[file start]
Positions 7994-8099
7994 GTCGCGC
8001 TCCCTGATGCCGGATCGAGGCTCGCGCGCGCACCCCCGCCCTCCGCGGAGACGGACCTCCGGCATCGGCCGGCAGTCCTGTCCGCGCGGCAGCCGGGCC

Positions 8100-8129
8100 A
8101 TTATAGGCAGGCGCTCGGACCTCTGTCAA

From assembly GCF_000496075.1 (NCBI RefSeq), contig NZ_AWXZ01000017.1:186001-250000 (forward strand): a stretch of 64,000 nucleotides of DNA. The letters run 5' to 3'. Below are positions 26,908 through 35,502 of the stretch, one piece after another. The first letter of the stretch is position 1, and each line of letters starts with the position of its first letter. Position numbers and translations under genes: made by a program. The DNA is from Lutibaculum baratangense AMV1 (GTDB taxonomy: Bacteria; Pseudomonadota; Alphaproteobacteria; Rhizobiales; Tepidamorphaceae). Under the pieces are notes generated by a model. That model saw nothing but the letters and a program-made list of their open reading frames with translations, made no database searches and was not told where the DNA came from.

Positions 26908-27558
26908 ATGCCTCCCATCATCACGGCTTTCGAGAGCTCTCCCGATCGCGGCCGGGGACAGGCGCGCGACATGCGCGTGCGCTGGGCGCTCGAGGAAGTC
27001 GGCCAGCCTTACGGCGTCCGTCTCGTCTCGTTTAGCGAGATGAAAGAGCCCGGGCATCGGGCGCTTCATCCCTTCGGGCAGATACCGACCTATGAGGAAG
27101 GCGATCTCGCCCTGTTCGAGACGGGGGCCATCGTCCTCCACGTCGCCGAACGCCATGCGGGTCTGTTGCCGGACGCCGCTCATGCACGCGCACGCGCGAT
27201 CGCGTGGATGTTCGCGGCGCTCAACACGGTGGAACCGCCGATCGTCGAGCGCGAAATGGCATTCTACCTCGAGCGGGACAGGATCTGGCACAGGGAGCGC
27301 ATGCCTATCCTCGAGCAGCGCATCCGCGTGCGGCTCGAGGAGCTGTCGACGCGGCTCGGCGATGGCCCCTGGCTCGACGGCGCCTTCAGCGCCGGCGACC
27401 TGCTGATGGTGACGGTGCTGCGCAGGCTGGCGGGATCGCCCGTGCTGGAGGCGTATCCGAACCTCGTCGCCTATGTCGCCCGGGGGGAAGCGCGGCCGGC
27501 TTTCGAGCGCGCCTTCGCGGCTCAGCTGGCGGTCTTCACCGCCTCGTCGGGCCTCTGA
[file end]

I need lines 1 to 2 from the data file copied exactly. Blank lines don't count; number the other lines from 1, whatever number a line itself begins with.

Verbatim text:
Positions 7994-8099
7994 GTCGCGC